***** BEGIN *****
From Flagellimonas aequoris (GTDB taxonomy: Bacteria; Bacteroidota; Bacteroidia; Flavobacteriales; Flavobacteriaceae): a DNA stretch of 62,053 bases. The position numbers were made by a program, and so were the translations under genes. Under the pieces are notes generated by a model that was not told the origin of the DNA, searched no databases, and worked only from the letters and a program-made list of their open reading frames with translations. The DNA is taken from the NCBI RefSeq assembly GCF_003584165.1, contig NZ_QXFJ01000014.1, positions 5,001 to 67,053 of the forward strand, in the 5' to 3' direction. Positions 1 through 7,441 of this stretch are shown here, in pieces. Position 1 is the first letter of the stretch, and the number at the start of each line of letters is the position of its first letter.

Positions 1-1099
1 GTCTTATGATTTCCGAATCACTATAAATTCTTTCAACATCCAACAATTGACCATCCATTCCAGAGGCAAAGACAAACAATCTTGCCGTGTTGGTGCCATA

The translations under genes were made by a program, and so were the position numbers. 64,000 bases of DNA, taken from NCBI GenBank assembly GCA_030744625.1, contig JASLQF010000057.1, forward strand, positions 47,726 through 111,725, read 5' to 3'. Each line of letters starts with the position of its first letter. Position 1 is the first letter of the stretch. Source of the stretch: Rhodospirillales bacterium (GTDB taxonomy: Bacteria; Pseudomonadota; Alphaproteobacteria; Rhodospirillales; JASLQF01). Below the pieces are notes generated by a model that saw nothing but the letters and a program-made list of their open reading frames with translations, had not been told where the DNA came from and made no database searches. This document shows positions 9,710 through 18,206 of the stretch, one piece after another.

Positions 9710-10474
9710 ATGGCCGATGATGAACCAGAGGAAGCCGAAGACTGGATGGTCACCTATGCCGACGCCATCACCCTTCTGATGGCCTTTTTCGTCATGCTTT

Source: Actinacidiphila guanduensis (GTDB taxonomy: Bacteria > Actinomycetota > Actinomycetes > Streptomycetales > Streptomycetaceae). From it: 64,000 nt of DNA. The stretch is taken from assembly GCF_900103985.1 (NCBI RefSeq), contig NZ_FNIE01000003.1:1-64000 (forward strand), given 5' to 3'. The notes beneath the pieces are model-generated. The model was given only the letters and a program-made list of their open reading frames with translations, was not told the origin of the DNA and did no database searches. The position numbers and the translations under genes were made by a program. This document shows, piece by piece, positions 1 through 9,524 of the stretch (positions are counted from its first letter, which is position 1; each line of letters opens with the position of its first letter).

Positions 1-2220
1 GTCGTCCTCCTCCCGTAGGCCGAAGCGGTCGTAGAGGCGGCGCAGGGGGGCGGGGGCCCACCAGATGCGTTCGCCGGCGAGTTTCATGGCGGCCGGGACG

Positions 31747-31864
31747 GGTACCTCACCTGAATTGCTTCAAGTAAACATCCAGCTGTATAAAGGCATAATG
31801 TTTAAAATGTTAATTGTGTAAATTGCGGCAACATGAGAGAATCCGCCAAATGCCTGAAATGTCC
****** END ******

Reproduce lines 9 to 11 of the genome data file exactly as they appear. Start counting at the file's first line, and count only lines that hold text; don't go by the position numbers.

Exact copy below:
1 GTCGTCCTCCTCCCGTAGGCCGAAGCGGTCGTAGAGGCGGCGCAGGGGGGCGGGGGCCCACCAGATGCGTTCGCCGGCGAGTTTCATGGCGGCCGGGACG

Positions 31747-31864
31747 GGTACCTCACCTGAATTGCTTCAAGTAAACATCCAGCTGTATAAAGGCATAATG